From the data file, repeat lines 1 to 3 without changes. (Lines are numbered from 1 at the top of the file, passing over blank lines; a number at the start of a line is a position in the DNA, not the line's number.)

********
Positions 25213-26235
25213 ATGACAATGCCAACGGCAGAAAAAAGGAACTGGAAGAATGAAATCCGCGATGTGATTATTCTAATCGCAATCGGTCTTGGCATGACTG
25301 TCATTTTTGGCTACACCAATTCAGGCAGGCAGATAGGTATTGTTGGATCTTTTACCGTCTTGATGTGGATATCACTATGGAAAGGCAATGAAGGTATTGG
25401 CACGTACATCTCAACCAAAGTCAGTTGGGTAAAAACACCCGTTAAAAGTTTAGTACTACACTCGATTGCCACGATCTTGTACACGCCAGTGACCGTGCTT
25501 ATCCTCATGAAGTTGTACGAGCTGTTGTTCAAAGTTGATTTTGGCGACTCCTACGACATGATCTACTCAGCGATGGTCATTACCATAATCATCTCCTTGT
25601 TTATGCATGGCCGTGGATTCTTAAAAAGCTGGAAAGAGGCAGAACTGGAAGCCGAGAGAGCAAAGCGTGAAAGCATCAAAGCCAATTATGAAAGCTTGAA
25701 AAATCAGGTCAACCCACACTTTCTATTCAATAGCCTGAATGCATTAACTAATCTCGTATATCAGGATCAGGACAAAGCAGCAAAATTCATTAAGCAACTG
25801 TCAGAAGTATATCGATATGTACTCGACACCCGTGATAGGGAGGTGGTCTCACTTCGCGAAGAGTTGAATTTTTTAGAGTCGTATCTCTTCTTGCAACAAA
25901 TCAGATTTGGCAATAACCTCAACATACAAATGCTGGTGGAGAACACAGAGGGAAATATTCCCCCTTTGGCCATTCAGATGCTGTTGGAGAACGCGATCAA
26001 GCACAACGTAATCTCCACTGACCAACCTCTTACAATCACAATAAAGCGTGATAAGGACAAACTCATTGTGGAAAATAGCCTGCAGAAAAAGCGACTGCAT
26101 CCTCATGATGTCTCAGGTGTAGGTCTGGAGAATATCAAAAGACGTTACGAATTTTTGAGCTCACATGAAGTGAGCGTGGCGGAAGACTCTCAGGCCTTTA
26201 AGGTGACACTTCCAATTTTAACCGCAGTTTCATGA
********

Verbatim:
Positions 25213-26235
25213 ATGACAATGCCAACGGCAGAAAAAAGGAACTGGAAGAATGAAATCCGCGATGTGATTATTCTAATCGCAATCGGTCTTGGCATGACTG
25301 TCATTTTTGGCTACACCAATTCAGGCAGGCAGATAGGTATTGTTGGATCTTTTACCGTCTTGATGTGGATATCACTATGGAAAGGCAATGAAGGTATTGG